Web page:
Q and A with Holy Rivers
By Brian Tucker
At the end of October 2015 Holy Rivers took the stage at Reggie’s 42nd Street Tavern debuting their new band – Holy Rivers. It was a warm, quiet Sunday afternoon for Hell-o-Weenie Fest for bands to share new, untested music. Holy Rivers, the guitar and drums duo of Jesse and Justin Hufton was a welcome addition to the day-long showcase.
They performed for years around town as The Hufton Brothers, a trio playing a concoction of folky rock and roll both blistering and down home. At the heart of those songs were fiery, rusty vocals and equally raucous energy. The trio ran its course and it would take another two years before the brothers played again.
Their set that Sunday was brief but combustible. Fun as it was, there was a wandering quality. Looking back at footage from that set there’s roots of what was to come – slightly different, but the guts are there. Justin’s arms flailed about, crushing cymbals and drums and Jesse would stand nearby when not singing. They played songs that didn’t end up on the EP and also delivered a solid cover of Iggy Pop’s “The Passenger.”
Based on recent release False Faces, they were exploring a sound that has, sort-of, come to fruition with the EP’s five scorching songs. The new music sounds like an older-brother to The Hufton Brothers album – huskier, grittier, and hard driving. The vocals are more guttural, the guitar playing is soaked with gnarly tones and groove-laden riffs. It sounds loud and close to your face. If The Hufton Brothers was in the vein of The Replacements then Holy Rivers is sonically closer to The Melvins.
Below the brothers talk about the album, the new sound, and forming a new band.
Did The Hufton Brothers just run its course?
Jesse: We only took a break from playing out live. We still met up weekly to rehearse songs. After The Hufton Brothers’ unfortunate end, we decided to take a different route. Justin picked up the drums and we started slowly building this idea and developing the sound you hear on the EP. After all this was a move we had been contemplating for a while. Getting to this point has had its strains, but has been totally worth it.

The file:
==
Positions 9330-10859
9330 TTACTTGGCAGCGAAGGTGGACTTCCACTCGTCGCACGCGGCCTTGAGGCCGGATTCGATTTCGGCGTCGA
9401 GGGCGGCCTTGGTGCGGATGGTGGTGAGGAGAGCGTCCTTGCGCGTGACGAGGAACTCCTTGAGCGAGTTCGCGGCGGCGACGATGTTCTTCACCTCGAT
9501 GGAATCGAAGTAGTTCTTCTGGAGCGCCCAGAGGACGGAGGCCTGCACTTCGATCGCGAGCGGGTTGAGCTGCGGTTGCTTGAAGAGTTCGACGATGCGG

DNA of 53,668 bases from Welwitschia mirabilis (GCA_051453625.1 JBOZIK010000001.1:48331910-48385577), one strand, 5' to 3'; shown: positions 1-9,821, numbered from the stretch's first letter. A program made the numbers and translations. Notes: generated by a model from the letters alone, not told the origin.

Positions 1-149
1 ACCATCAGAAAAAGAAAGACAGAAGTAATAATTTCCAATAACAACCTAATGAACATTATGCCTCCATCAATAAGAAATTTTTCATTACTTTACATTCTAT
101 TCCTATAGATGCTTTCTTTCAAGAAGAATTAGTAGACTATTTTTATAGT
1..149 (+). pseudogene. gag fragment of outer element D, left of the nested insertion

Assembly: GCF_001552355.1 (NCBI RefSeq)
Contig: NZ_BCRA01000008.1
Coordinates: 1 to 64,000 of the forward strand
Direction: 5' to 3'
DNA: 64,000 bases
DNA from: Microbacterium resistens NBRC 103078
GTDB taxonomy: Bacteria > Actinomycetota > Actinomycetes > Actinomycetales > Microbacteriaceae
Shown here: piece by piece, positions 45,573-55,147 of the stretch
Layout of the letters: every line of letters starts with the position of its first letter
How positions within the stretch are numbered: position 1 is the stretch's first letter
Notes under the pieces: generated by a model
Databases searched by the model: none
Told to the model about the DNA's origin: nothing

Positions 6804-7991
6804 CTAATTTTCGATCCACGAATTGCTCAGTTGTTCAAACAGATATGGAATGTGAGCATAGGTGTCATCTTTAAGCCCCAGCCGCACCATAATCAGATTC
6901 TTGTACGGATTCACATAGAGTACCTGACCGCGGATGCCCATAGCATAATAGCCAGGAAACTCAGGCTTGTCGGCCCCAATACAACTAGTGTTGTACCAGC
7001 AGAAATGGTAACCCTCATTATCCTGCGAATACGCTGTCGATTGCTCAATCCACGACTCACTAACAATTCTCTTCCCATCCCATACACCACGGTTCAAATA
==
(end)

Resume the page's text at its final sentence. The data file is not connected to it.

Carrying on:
The new sound is gritty, kind of angry. Intentional or did this happen organically?
Jesse: The sound is a work in progress. It’s going to change as we write songs. We do feel it is more serious with deeper, meaningful undertones. Life and struggles, ups and downs all contribute to the sound. (Engineer) Ian Millard was a blast. He let us work out things in our own time. He also contributed helpful tricks of the trade to progress the sound and structure of the EP.
Last time I saw you was at Hell-o-weenie Fest. Was the band still exploring?
Jesse: At the time of Hell-O-Weenie Fest Justin had only been playing drums about month. It was our first official show as Holy Rivers. I guess it’s fair to say we were searching. We still feel that we are exploring our sound and songwriting.
Two-Piece Fest was good, people yelling for more. Did it validate the time it’s taken?
Justin: We can’t say we felt validated. All the bands showed up and helped to make it a great night. The audience cheered for all the bands, but it is something we have been working for and it did feel like an accomplishment.
The guitar work is fuzzed-out and blazing. Was choosing that a means to “fill in” the duo’s sound?
Justin: The sound and tone is just something that has grown with us as a band. We knew going into this project we were going to need a bigger, fuller sound to fill the absence of the bass guitar. So Jesse cranked the distortion on his Fulltone “OCD” pedal and with a touch of the “HolyGrail” reverb pedal we proceeded to “Rock N Roll.” We like the fuzz.
Can you share what “American Oddities” is about?
“American Oddities” is about being young and free and at the same time feeling like you’re being put on a glass shelf. You got to hold onto what’s tangible and take the punches, while keeping regrets minimal. Basically, our thoughts on day-to-day living.
Why didn’t you include finished versions of “In Revery” or “Hell of a Mess”?
Justin: Both “In Revery” and “Hell of a Mess” were some of the first songs we wrote as Holy Rivers. By the time we felt ready to hit the studio to record the EP other songs had just taken their place. We do have plans to release finished versions of those songs and others later this year.